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SBC President James Merritt tells media ‘what we’re really about’

NEW ORLEANS (BP)–Southern Baptists are not about fighting homosexuality, ranting and raving against the culture, or trying to come up with “a laundry list” of how many things they do not like, the president of the nation’s largest Protestant denomination said in a June 12 news conference in New Orleans.

“What we’re really about is that there are millions of Southern Baptists that met Jesus Christ” and, as a result, their lives have been “radically changed,” James Merritt, pastor of the Atlanta-area First Baptist Church of Snellville, said following his election to a second one-year term as president of the Southern Baptist Convention.

Having traveled throughout the world to visit missionaries firsthand, Merritt said he has sought as SBC president to focus on taking the gospel to the world.

“We must — as the largest evangelical denomination on earth — continue to be the vanguard of taking the gospel around the world.”

He praised the efforts of Southern Baptists by reporting more than 414,000 baptisms in America and another 451,000 overseas last year. The 16-million-member denomination also gave $8.4 billion for ministry worldwide. Southern Baptists have started more than 8,200 new churches worldwide in 2000, he said, with a commitment to reach megacities like Boston and Las Vegas with the gospel.

In spite of such advances, Merritt said there is much to be done.

“A significant number of our SBC churches baptized no one last year and 18,000 baptized five or less,” he acknowledged, adding that a significant number of churches are plateaued or declining in attendance. “We must as Southern Baptists more than ever prioritize taking the gospel to the next generation,” he said, noting that 80 percent of Americans under age 25 do not attend any church.

Merritt said his travels abroad have reminded him that “we live in the greatest country in the world,” and he appreciates the freedom to call America back to faith in Jesus Christ. “I am grateful to be a part of a denomination that is willing to face a culture that worships the god of political correctness at the shrine of tolerance and still call sin what the Bible calls sin.”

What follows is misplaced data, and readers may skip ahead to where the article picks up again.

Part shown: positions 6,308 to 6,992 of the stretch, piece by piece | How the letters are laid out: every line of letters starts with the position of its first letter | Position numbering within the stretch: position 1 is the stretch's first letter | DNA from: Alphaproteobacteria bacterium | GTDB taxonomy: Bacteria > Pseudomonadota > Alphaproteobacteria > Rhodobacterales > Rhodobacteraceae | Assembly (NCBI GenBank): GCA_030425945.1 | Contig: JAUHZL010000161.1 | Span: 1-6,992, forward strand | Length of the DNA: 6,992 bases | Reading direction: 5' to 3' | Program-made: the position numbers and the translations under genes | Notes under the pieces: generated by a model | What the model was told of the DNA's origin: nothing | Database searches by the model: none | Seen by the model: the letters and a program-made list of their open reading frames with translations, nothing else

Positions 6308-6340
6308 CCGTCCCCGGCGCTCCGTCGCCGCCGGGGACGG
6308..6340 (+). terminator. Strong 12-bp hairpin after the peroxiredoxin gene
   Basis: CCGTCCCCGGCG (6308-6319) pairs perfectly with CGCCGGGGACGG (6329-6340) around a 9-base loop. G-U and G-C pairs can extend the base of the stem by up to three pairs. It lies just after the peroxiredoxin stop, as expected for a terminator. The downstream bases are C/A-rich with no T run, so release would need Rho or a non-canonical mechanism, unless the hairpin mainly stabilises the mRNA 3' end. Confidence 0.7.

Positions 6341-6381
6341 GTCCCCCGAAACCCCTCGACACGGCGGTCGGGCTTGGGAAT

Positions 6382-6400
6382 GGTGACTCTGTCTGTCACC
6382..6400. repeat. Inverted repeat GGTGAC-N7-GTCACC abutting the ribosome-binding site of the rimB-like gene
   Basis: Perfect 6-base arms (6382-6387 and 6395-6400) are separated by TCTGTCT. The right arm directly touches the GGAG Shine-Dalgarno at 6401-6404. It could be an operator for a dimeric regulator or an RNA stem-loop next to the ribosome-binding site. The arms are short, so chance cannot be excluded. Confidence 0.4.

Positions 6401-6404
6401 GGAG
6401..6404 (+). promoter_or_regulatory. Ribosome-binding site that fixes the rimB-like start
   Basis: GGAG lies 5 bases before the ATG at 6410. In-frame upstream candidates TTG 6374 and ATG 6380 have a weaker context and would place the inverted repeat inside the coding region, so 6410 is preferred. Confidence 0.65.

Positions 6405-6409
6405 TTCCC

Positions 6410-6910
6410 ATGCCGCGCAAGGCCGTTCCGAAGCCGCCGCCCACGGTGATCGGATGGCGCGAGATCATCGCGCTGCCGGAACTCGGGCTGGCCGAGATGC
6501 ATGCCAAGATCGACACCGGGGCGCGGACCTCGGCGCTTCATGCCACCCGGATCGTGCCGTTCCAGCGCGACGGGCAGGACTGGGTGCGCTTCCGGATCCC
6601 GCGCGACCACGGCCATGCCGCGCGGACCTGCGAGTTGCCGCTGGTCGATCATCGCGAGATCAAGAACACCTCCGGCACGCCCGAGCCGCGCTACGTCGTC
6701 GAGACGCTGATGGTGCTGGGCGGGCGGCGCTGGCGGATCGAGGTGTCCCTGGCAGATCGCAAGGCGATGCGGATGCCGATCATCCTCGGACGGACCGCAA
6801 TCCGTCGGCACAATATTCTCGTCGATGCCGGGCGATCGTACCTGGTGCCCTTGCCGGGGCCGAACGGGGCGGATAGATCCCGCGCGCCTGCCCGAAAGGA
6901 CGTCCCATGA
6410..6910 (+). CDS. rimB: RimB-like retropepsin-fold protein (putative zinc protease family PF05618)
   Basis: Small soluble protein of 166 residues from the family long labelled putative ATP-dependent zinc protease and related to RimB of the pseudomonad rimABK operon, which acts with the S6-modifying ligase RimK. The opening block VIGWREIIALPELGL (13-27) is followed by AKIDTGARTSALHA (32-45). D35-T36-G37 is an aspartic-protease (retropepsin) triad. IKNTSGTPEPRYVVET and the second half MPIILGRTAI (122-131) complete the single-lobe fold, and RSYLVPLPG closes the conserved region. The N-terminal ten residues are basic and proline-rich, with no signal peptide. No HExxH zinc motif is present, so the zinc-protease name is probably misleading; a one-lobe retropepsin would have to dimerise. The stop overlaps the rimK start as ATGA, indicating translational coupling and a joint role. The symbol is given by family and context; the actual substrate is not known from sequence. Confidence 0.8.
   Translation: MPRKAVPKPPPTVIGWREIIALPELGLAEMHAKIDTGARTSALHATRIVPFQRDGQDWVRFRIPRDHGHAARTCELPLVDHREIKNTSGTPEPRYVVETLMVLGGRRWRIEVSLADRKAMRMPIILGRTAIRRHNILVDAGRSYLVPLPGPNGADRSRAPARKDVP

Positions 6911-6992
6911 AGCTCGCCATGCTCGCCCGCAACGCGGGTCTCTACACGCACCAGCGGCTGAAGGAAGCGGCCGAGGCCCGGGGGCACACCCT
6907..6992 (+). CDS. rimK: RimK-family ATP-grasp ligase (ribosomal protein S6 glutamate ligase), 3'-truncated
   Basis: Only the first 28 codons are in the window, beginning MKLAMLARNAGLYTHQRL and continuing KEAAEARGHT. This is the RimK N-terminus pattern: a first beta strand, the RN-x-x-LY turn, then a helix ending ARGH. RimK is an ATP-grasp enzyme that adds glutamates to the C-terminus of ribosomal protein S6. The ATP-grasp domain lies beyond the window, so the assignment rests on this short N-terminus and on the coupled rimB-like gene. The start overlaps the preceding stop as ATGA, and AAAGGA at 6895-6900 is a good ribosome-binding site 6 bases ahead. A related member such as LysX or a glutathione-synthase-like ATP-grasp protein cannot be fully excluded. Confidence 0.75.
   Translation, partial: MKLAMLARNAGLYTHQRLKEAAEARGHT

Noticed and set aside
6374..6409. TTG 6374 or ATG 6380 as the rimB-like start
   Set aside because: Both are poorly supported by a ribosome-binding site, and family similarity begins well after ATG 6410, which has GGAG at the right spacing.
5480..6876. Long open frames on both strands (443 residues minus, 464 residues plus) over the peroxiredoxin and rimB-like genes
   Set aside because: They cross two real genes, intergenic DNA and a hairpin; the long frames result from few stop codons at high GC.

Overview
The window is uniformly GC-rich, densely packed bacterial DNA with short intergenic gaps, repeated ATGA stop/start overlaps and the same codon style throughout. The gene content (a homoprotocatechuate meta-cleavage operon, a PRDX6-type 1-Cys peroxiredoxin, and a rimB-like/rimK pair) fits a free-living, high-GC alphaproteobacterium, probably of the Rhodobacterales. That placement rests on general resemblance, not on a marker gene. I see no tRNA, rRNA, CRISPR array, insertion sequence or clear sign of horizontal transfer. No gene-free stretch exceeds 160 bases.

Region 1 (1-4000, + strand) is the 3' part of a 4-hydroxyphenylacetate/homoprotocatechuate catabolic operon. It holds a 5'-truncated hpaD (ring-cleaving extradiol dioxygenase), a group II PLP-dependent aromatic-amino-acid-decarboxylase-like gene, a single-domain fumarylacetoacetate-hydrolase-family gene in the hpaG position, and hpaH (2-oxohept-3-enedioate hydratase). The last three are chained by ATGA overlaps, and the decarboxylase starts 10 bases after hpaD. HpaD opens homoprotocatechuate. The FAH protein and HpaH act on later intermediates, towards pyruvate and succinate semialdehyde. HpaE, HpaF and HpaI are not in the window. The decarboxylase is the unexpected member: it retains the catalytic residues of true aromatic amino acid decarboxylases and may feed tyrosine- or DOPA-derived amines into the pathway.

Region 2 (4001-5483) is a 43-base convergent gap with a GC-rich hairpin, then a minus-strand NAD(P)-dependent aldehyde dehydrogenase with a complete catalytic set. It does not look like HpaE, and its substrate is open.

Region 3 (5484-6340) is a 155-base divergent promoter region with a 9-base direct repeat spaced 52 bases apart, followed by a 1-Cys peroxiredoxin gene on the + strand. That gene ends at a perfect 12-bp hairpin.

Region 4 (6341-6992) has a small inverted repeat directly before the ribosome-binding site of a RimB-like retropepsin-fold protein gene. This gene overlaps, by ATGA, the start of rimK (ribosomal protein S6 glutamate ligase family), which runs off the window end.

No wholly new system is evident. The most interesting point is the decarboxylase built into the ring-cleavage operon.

And yet that confrontational message is couched in compassion for “people who need the Savior and with no malice whatsoever,” Merritt said.

He responded to challenges from Soulforce, a homosexual activist organization led by Mel White, seeking a hearing with Southern Baptist leaders.

“We abhor any physical violence against anyone regardless of his or her race, nationality, political philosophy, religion or sexual preference,” he insisted. “It is our desire as is the God we worship that all people be saved and come to a knowledge of the truth.”

Challenged by a press agent of Soulforce regarding his use of the term sexual preference instead of sexual orientation, Merritt made clear that he intentionally spoke of preference. Noting a “fundamental disagreement and difference” between Soulforce and the SBC, Merritt said he is confident that the group would not change the minds of Southern Baptists and thus declined the invitation to meet.

“Their request was couched in the form of ultimatums and I do not respond to ultimatums,” Merritt also said.

Merritt underscored his conviction that “all sex outside of sex between a man and a woman in the context of marriage is wrong,” referring not only to homosexual acts, but also adultery, promiscuity and other deviations. Much like a doctor diagnosing cancer, Merritt said that a response of “you’re OK, I’m OK” is not helpful.

“The most kind thing is to say you have a tumor and it has to come out. We’re not being unkind and intolerant,” Merritt said of Southern Baptist efforts to present the truth.

Merritt defended his appointments when questioned by a reporter regarding the designation of chairmen to two committees who came from the same church. He stated that 80 percent of his appointments have never served in any capacity for the SBC and 75 percent of those come from churches where no one has ever been nominated to an SBC position. Furthermore, women made up 20 percent of his appointments. He described the appointment of two chairmen from the same church as an oversight.